THE ROLE OF THE ALASKA COASTAL CURRENT IN HOLOCENE PRIMARY PRODUCTIVITY IN SOUTHEAST ALASKA FJORDS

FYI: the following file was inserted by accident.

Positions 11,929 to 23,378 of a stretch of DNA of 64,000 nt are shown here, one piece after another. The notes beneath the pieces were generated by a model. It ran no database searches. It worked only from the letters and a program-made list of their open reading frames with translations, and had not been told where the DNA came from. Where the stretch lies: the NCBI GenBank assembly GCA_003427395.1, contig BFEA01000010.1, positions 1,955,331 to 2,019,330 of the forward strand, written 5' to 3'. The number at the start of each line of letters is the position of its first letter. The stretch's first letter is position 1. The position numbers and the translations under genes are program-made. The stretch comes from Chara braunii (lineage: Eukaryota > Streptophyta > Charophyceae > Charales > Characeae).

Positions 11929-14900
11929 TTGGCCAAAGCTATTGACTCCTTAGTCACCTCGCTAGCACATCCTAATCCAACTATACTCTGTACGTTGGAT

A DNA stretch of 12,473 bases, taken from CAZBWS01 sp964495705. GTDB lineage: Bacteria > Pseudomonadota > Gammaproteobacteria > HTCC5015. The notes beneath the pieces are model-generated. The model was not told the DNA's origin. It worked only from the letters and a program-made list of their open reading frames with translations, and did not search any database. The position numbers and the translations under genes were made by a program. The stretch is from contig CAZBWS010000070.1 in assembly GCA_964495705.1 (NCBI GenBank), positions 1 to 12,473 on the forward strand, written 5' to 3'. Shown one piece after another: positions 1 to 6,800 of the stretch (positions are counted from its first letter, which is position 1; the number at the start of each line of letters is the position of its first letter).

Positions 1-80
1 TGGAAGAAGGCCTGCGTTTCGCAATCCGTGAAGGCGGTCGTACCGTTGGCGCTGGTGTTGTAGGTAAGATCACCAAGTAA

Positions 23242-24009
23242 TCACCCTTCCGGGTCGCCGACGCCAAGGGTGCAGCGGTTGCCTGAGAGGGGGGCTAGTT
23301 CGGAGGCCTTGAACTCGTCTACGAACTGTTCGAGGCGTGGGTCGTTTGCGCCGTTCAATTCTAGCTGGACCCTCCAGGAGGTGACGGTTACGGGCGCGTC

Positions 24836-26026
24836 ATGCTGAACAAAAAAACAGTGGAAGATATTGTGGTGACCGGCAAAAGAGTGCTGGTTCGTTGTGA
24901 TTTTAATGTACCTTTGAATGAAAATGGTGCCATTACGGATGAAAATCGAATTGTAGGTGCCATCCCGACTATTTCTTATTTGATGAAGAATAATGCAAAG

These phytoplankton patterns are compared against geochemical proxies for both nearshore and offshore ACC strength. X-ray fluorometry (XRF)-based proxies of detrital run-off from the coastal fjord records indicate the highest run-off rates during the early Holocene, which decline to near-modern levels between 6 and 7 cal ka BP. An offshore ACC record reveals strong ACC flow during the early Holocene (>8 cal ka BP) and oscillatory behavior during the middle and late Holocene (~6 to <1 cal ka BP). Taken together, the offshore and nearshore ACC records suggest: (1) a shared mechanism affecting the ACC during the early Holocene, possibly related to the decay of the Cordilleran Ice Sheet and coastal release of stored sediments; and (2) the divergence in nearshore and offshore ACC patterns during the middle and late Holocene imply the nearshore ACC is less dynamic relative to the offshore sector of the ACC. These findings imply coastal fjord productivity in Southeast Alaska likely responds to non-ACC influences, such as the subsurface delivery of macronutrient-rich HNLC waters from the open GoAK, which is in turn influenced by regional atmosphere-ocean interactions.